I Taught Drinking Games to 6 Year Olds

Last Friday I took the school bus up to visit my favourite school: the mountain school. Full of a grand total of 35 kids, I love the small classes and knowing everyone, and last Friday was no different. In fact, on this day I taught the entire school! However, I was not aware I was going to be doing this until I was thrown in front of a class and told to “go ahead” – so I had to do some quick thinking. Hence, the teaching of drinking games.

Before I went to the school I received a fax that (clearly haphazardly translated) seemed to say “prepare a couple games to play with grades 1, 2, 3, and 4”. I did not read this as “you will be teaching two periods entirely alone without any English assistant or home room teacher. Please prepare materials, games, and anything else you may need to teach these grades”. Fortunately, as the JET motto is (aside from being “every situation is different”) “always be prepared” (.. or am I thinking Boy Scouts?). At about 11 pm on Thursday evening I thought I had better make some sort of flashcards or something just in case. Thank god I did, because that just in case kit ended up carrying me through two 50 minute periods. I prepared a few colour flash cards (6 in total) as well as some small cards with numbers on them for games. I wasn’t sure how much English these kids already knew, nor was I sure what exactly I was going to be doing.

After arriving at school Friday I was informed I would be teaching the first 3 periods (no time to linger around and think up ideas). Before I knew it the smallest child I had ever seen had stumbled up to me and said (in the best attempt at English ever), “Rachel-sensei. English!”. She lead me along to a room full of other equally small children and no other teachers in sight. Well, at least I had my poorly made flashcards (which looked MUCH worse in the light of day then they did at midnight when I had finished them the night before). After a few repetitions of the colours, which the kids picked up in no time, it was time for games. I’d say a colour and the kids had to touch something in the room that colour. Five minutes. I had conveniently brought along a couple fans (that kind of look like a wider version of fly swatters) so we played a challenge game: two kids to the board, I say a colour, first kid to swat the colour wins. Max, 10 minute game. (There were only like, 9 kids.) Well, that brings my total class to about 20 minutes, leaving me with 30 minutes of time to fill. Quick thinking time. So I taught the kids the numbers 1-10. Then I taught them a game which they seemed to really enjoy (and later played on the bus ride home – success!). The game was simple, a counting game. Each person can say up to three numbers, (eg. you can say “one” or “one, two”, or “one, two, three”) and the next person counts from where you left off. The kid who ends up having to say number “seven” sits down. Then the counting starts over again. The LOVED this! And the caught on rather quickly. At first I wasn’t sure how to explain the game to kids who were learning colours and numbers for the first time, and I basically just explained it in English and they caught on no problem. That managed to eat up a good 20 minutes and despite its origins in drinking culture, it is a great game to play with the youngins. I managed to fill up the rest of the time easily and get through the next period without too much trouble. And those two periods ended up being my favourite classes of the year! They were so cute!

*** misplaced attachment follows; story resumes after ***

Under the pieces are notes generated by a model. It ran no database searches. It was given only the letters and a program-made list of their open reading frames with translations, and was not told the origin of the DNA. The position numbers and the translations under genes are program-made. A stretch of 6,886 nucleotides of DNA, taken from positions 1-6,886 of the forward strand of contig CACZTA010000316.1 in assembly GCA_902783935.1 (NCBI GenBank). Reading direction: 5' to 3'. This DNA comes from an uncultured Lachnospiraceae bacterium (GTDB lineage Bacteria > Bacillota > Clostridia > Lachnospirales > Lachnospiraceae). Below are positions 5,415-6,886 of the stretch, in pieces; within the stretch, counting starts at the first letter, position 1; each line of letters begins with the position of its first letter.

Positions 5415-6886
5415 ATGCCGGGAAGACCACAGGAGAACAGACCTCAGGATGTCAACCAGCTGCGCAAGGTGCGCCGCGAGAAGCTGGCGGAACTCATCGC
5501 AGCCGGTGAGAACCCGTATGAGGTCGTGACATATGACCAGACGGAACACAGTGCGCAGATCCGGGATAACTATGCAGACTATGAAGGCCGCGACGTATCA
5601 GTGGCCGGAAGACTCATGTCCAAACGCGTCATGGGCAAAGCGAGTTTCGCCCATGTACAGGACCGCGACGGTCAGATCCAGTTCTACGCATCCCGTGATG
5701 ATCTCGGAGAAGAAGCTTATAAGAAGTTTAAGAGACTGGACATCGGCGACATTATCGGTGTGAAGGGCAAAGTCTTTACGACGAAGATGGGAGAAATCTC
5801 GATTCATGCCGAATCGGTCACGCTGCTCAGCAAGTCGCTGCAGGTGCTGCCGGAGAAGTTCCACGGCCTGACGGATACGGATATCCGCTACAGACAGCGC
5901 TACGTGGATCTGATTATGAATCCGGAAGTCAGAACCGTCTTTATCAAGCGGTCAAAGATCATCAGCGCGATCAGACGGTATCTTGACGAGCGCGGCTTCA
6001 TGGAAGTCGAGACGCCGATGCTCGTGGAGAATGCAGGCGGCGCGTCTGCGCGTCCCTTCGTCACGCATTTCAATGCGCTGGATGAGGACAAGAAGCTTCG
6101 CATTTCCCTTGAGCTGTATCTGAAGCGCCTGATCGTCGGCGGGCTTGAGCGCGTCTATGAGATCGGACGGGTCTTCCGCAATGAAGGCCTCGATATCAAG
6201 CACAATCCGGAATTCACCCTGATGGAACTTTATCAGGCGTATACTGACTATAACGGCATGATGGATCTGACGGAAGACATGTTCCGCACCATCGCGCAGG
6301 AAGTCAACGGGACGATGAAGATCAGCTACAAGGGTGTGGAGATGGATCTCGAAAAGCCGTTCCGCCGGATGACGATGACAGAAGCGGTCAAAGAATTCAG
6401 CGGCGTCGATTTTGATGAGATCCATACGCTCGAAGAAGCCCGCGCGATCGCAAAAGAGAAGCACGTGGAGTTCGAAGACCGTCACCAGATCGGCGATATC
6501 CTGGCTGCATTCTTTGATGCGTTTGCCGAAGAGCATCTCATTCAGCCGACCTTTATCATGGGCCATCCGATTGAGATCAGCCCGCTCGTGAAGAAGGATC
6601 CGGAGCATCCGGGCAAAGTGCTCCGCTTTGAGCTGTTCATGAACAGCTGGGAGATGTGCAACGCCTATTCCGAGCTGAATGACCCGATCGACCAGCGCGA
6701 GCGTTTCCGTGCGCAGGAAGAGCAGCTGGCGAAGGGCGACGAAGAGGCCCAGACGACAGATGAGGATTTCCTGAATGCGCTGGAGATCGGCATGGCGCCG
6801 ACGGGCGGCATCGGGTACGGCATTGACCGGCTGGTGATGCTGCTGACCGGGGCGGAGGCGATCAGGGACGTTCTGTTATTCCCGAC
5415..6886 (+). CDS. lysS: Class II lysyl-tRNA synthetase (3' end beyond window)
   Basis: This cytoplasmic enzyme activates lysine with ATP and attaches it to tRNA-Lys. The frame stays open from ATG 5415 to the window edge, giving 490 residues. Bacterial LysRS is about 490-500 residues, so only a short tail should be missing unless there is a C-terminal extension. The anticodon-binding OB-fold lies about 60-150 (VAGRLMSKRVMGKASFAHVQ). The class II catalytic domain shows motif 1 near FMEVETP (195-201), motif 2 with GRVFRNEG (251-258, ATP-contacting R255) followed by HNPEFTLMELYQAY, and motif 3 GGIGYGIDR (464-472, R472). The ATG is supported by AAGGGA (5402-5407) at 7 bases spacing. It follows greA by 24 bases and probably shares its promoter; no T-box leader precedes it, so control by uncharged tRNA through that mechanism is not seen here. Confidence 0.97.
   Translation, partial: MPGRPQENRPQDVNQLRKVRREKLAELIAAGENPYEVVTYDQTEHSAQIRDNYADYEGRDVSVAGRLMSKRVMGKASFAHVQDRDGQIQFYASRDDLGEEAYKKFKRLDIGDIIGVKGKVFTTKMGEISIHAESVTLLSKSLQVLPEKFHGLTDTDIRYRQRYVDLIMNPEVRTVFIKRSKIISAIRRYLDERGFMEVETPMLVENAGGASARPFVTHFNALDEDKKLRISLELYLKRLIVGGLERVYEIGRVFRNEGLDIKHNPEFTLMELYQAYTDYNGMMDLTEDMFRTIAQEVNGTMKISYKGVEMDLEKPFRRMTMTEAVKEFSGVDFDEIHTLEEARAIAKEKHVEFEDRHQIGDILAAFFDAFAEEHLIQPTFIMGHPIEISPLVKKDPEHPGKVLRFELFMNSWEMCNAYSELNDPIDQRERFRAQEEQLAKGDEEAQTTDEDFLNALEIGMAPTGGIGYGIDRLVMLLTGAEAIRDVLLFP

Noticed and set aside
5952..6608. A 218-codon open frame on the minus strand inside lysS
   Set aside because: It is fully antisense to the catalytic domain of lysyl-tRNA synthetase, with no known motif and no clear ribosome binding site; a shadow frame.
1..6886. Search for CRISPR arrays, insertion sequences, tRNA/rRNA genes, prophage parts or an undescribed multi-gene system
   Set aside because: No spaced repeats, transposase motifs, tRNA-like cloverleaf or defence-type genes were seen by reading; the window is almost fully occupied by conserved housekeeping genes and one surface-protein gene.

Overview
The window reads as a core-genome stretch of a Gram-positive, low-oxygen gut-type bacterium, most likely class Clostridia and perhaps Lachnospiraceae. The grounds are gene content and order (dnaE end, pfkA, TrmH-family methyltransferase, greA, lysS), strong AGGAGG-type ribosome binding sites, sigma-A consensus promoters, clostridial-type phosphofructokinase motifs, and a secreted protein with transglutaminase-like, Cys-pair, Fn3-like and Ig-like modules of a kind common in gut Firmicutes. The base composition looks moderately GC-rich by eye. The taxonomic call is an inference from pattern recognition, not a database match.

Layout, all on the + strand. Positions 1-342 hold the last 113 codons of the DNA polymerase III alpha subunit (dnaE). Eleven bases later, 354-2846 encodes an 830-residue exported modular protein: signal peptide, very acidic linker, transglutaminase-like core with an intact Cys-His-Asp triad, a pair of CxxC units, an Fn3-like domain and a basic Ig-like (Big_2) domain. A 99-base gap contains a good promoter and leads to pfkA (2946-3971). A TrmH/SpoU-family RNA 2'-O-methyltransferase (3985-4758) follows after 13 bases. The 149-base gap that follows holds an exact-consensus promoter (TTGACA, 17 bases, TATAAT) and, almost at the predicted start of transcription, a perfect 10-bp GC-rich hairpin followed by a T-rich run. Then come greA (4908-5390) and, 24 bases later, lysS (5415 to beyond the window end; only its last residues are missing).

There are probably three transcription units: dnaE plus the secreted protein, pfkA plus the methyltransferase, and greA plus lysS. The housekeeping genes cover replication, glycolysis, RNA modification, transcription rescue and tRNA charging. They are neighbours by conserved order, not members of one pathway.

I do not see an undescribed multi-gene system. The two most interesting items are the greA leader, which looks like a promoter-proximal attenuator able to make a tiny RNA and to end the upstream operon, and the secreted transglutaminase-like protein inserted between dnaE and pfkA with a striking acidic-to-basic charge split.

This One’s For You, James

What do you see when you look at this picture? I don’t think any image could do this view justice. Although perhaps it’s not what you look at, in this situation, it’s what you see.

the sun setting over japan

I see this every day when I come home from work, and it never fails to stop me in my tracks. Often I pause, sometimes take a picture, but every day, no matter what, it always makes me smile.

Since re-contracting last Friday, I have been thinking a lot about myself (although, don’t I always? – ha) and what makes me happy. What is it that I like about Japan so much? I haven’t really been able to put it into words. Perhaps it’s got nothing to do with Japan, either; perhaps I just like being alone, being independent, and self-sufficient.

Anyway, this post was not meant to be about my own personal musings. It was meant to be a post about concrete things, that I could explain and you would understand. For example, one thing I indented on telling you all was that, if I leave my work at precisely 1625, I will arrive at the first set of lights on my bike ride home just in time to see a lady walk her many dogs. What’s special about this? One of those dogs, one tiny little thing, has no back legs, but rather two tiny little wheels on which he pulls himself along. It is the most heartwarming thing I have ever seen. He is so happy. The other dogs are all on a leash, but not him, and he wanders wherever he pleases. He, like the sunset, also always makes me smile. Another concrete piece of information, is whenever I leave work, the baseball team is always practicing, and I have to walk by the field to get to my bike. Everyday, without fail, as I pass the field, the entire team shouts “goodbye Rachel!” as they remove their baseball caps, run to stand in a line, and bow. That always brings more than a smile to my face.. more like a laugh. I stop and wave back. They are my favourite kids (for that reason, and also because they are all so good at English that if I am ever bombing in class with a lack of responses, one of them always gives me a look as if to say “fine, I’ll bail you out of this one” – will raise his hand, and help me out). That was what I was going to tell you.

I guess this post should be entitled “things that make me smile” – but the fact that it isn’t makes me smile too.